A novel biochemical marker for community-acquired pneumonia: Ischemia-modified albumin

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Abstract

Introduction

Community-acquired pneumonia (CAP) is a frequent cause of hospitalization and a leading cause of mortality worldwide. Early diagnosis and the initiation of appropriate antibiotic therapy are essential to reduce pneumonia-related morbidity and mortality. CRP is a well-established biomarker in many clinical settings, but has been traditionally considered not specific enough to be a useful guide in the diagnostic process of pneumonia. There is still a need for more specific and practical markers in CAP for diagnosis. The aim of this study was to investigate the diagnostic value of ischemia-modified albumin (IMA) levels in the diagnosis of CAP in the Emergency Department.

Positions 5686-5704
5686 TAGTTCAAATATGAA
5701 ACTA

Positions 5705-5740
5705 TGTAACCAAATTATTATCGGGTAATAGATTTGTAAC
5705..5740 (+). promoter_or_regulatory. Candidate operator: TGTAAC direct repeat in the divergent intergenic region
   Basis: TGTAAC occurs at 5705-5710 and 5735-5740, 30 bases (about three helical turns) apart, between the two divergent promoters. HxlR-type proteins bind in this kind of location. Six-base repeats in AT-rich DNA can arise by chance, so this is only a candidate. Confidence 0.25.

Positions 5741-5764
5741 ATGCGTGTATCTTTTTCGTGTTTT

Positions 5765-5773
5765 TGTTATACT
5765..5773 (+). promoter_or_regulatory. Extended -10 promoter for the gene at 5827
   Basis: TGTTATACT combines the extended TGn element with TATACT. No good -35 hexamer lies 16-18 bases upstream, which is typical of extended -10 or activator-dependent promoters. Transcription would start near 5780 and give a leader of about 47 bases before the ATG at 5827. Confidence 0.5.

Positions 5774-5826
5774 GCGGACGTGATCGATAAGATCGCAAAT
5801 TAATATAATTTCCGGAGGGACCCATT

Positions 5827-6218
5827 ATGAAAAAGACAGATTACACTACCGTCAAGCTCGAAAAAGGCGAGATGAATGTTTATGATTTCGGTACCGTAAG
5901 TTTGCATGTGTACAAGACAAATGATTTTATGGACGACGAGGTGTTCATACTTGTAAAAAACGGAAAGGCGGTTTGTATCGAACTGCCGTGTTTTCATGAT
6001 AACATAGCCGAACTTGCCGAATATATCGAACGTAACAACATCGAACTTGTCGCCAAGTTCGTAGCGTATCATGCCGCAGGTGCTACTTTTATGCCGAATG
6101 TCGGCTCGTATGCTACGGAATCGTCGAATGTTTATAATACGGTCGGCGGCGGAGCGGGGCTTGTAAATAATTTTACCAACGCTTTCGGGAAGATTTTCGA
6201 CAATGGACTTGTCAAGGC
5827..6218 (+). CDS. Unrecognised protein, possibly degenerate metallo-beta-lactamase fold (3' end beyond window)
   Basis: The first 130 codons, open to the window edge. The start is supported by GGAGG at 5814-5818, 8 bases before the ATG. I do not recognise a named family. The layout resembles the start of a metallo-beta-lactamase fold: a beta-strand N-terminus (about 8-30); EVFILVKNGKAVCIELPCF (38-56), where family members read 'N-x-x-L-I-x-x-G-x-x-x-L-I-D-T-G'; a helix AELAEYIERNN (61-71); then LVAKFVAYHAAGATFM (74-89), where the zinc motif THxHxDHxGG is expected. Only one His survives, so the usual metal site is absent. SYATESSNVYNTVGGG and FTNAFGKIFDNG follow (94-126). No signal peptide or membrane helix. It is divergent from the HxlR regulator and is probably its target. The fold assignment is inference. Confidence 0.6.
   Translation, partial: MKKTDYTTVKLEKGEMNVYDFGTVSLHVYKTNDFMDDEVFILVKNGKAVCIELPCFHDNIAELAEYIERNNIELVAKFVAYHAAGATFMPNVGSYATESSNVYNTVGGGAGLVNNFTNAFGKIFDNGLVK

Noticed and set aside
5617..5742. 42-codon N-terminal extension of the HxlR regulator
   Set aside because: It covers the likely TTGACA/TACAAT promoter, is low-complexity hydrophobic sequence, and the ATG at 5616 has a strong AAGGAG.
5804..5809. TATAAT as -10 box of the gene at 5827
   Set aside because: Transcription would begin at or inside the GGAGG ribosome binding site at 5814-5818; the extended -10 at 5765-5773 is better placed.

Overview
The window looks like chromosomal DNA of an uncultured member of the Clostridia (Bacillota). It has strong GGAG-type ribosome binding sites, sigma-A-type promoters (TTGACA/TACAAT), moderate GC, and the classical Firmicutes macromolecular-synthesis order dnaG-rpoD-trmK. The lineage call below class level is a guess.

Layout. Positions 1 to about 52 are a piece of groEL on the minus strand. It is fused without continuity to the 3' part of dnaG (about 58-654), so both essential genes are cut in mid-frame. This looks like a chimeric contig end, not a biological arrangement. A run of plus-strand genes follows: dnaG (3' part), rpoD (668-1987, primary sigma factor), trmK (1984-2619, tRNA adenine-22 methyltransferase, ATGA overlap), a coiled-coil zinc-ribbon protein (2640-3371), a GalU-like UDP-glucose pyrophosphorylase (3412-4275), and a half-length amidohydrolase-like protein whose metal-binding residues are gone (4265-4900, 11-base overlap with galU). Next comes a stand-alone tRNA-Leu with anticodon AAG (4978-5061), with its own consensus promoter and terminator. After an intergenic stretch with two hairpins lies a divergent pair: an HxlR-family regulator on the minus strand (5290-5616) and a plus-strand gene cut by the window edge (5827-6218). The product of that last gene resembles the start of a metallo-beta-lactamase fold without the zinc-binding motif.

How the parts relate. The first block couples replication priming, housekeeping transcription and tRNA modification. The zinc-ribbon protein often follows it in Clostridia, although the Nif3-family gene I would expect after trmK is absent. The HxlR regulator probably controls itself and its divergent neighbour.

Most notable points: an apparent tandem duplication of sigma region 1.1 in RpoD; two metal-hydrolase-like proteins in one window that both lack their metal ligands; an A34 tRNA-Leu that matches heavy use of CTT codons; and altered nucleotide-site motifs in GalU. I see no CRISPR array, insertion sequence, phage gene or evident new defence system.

Methods

The study included 81 patients admitted with CAP and 81 control patients. Initial hour levels of IMA and CRP were measured. The IMA mean levels were compared between the study and control group. Correlation analyses were performed to investigate the association of serum IMA levels with CRP.

Results

Mean levels of IMA were 0.532 ± 0.117 IU/ml in the study group and 0.345 ± 0.082 IU/ml in the control group. IMA levels were significantly higher in the study group compared to the control group. The IMA level of 0.442 IU/ml had sensitivity of 75.3% and specificity of 91.3% and was positively correlated with CRP levels (r = 0.506; p < 0.05).

Conclusion

Blood IMA levels significantly increase in adult patients presenting with CAP. IMA may be considered as a novel biomarker in the diagnosis of CAP.

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